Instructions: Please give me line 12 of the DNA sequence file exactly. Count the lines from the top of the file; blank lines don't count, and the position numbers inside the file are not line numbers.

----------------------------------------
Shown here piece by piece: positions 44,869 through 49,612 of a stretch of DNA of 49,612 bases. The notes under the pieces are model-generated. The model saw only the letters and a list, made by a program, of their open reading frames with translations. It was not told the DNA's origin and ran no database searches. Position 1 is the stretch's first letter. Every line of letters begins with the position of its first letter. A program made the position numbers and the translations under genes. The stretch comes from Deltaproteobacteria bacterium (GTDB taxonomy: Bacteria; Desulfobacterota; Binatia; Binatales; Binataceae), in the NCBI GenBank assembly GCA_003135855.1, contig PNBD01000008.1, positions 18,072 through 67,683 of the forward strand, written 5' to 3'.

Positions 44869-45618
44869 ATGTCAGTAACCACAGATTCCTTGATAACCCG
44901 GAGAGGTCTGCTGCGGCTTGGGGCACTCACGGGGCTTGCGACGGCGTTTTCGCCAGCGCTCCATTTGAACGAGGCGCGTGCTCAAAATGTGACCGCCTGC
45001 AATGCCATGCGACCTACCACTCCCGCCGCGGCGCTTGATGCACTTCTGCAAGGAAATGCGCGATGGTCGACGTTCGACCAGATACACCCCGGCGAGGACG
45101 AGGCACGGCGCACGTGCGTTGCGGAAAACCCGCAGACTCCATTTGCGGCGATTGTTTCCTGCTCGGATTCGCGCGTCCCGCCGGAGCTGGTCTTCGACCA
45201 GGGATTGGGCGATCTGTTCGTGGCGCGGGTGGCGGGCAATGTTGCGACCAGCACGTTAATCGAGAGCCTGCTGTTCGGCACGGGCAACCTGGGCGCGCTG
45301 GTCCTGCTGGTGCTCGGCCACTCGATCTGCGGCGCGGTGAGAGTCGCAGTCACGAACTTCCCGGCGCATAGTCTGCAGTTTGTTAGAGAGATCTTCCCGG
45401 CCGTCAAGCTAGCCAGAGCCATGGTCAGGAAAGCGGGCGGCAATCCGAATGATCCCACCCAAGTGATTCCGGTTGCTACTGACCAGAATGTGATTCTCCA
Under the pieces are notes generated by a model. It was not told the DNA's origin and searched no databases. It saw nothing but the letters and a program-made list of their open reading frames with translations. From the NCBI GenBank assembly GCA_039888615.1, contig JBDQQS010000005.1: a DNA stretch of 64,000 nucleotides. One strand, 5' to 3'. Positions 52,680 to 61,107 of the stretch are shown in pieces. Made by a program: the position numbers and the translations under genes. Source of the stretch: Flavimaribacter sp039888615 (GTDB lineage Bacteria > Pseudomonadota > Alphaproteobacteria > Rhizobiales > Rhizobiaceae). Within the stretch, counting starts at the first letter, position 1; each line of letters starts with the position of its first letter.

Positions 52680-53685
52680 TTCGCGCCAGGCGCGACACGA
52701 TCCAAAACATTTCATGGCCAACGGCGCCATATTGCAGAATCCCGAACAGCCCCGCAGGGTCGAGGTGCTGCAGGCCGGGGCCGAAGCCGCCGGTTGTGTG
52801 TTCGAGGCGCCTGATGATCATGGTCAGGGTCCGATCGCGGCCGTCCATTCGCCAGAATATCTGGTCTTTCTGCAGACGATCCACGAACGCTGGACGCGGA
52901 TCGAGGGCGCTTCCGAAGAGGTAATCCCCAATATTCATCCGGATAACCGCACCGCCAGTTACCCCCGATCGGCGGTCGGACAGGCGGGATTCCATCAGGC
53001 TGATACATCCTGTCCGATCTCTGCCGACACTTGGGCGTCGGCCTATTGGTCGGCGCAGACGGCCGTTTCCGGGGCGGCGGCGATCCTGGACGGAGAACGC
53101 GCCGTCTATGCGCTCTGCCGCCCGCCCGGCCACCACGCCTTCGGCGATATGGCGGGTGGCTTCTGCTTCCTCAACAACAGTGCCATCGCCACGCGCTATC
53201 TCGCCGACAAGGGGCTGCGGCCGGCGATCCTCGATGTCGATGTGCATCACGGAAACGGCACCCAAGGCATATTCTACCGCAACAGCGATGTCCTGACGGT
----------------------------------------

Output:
52680 TTCGCGCCAGGCGCGACACGA